The onset of menstrual periods is a normal part of women's life. However, ignorance and cultural taboos make this a hushed up affair, leading to misinformation and misconceptions about it among women and girls. Lack of access to safe menstrual products or private space forces women and girls to stay at home and lose productive hours on certain days of the month.
In order to tackle these issues related to menstrual hygiene in Angul district of Odisha, VLE Aarti Behra, inspired by CSC's 'Stree Swabhiman' initiative, has set up a sanitary napkin manufacturing unit in her village Kumanda of Banarapal block.
With the unit, Aarti aspires to make available quality, hygienic and affordable sanitary napkins to villagers in rural areas of the district to liberate them from poor menstrual hygiene, which results in health complications, infections and cervical cancer.
Along with manufacturing sanitary napkins, she is creating awareness among women regarding menstrual hygiene and benefits of using sanitary napkins by organising camps at her CSC, schools and Anganwadi Centres and conducting door-to-door visits in the villages. To run the unit, Aarti has employed seven women from her village. They have started making around 300-350 pads in a day, after receiving a two-day training on the manufacturing unit by the CSC team.
With increased awareness about menstrual hygiene and access to quality sanitary products, women and girls in the villages of Angul are now increasingly opting for sanitary napkins, thereby witnessing a positive change in their lives.
'Stree Swabhiman', CSC's movement for ensuring women's health and hygiene in rural India, has witnessed unprecedented response in the western state of Gujarat with a number of VLEs coming forward to become part of this social enterprise by setting up sanitary napkin manufacturing unit in their villages.
One of them is Jatin Patel, who is known for his commitment to social causes in the remote areas of Anand district. Inspired by CSC SPV's latest initiative, Jatin set up the sanitary napkin manufacturing unit in Maltaj village of Sojitra block.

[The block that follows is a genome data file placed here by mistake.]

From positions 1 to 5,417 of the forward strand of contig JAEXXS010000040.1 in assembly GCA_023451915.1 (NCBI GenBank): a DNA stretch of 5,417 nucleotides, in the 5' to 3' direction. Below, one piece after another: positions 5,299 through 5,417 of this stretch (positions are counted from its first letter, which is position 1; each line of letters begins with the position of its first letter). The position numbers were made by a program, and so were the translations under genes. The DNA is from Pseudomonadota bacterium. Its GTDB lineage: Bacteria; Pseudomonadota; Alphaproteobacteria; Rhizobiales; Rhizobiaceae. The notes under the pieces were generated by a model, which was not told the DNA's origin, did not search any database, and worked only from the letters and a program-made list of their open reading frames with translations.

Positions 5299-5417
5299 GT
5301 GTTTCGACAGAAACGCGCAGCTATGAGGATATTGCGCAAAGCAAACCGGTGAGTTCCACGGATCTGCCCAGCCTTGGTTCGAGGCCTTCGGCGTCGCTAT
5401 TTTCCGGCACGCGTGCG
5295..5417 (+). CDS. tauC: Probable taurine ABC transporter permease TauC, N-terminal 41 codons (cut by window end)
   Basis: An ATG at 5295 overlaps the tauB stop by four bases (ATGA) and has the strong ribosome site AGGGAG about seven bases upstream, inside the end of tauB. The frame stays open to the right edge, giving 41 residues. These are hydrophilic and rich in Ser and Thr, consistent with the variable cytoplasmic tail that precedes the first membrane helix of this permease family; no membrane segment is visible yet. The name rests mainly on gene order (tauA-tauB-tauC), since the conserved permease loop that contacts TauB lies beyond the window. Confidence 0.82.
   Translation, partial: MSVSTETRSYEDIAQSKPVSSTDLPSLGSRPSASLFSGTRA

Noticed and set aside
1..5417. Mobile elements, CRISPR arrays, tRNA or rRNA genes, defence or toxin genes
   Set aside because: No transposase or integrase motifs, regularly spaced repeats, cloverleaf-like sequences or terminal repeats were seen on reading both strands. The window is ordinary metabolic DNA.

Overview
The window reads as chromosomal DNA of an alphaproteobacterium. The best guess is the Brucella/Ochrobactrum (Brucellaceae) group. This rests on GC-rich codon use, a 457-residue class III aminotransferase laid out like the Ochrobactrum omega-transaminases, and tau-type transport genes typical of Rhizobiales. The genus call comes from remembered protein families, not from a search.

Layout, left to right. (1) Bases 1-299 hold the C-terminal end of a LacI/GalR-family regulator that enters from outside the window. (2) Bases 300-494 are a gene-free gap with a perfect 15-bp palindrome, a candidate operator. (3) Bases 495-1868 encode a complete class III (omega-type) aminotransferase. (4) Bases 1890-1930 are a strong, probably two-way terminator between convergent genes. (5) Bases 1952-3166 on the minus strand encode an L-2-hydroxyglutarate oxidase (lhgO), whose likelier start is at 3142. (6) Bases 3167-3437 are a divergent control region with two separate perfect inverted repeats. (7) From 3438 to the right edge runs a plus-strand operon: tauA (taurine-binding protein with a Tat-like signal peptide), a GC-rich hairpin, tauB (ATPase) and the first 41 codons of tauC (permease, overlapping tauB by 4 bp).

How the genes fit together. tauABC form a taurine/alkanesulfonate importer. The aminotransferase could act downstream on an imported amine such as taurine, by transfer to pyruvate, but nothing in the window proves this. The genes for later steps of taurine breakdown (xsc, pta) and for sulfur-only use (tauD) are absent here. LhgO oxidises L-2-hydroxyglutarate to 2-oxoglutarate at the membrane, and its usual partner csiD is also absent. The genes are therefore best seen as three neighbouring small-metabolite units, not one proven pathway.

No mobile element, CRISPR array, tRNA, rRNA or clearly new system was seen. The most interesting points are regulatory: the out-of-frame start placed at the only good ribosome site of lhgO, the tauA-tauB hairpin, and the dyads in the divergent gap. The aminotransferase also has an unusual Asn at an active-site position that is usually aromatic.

Jatin's unit employs seven women workers, who have been technically trained by CSC to manufacture napkins. The unit now produces 300- 400 pads per day. Through this unit, these women who were so far unemployed now support their families with their earnings.
As the unit started functioning, Jatin received huge response from girls and women for sanitary products. He has already received booking order for 25,000 napkins and has procured raw material for manufacturing 50,000 pieces.
"Earlier girls were unable to attend school during periods for lack of knowledge, misconceptions and lack of access to sanitary products," says Jatin. To break this taboo, he ran an intensive awareness drive in the villages of the district to make girls and women aware of their health rights. With the help of members of self-help groups, ICDS department, NGOs, and Anganwadi and ASHA workers, he conducted awareness campaigns around the region.
Following the campaign, women and girls are increasingly becoming health conscious, adopting sanitary napkins and abandoning old methods which curbed them from optimally utilising their potential. They now are comfortable talking about their menstrual health, which was earlier considered disrespectful.
Taking CSC's 'Stree Swabhiman' project one step ahead, VLE Shamsher Ali, along with 10 other VLEs, has set up a sanitary napkin manufacturing unit for providing affordable and hygienic napkins to women and girls in rural areas of Maharajganj district of Uttar Pradesh.
Shamsher Ali and ten other VLEs have gotten together to form 'Maharajganj Gram Star Udyami Social Welfare Society' for effective and efficient i m p l e m e n t a t i o n of the initiative. Other members of the society comprise Inamullah Siddiqui (President), Abhishek Tripathi, Pradyuman Prasad, Shaklen Ahmed, Jallauddin, Saeed Imam, Upendra Kushwaha and Krishna Kumar Singh.
The members of the society took up the challenge to ensure access to better health practices to each and every girl and woman of the society, by providing them access to sanitary napkins at the lowest price in their vicinity.
With this, they have not only helped improve quality of life of women in the region, but also provided employment opportunities to seven women workers at the manufacturing unit, which produces 600-700 napkins in a day.
In rural areas, any discussion on menstrual health is considered a social taboo, owing to which girls and women end up using unhygienic methods, exposing themselves to various health complications.
To bring about a behaviour change in the community, the society has been spreading awareness about use of sanitary napkins among girls and women by involving ASHA and Anganwadi workers in workshops and awareness drives. The society has also resorted to social media and local newspapers to spread awareness and eradicate the myths concerning the subject.
In rural India, lack of access to safe menstrual products impacts millions of girls and women. Girls miss school and women work, limiting them from exploring their full potential and impacting their all round development. Women and girls also suffer from health issues compounded by use of unsafe products during menstruation.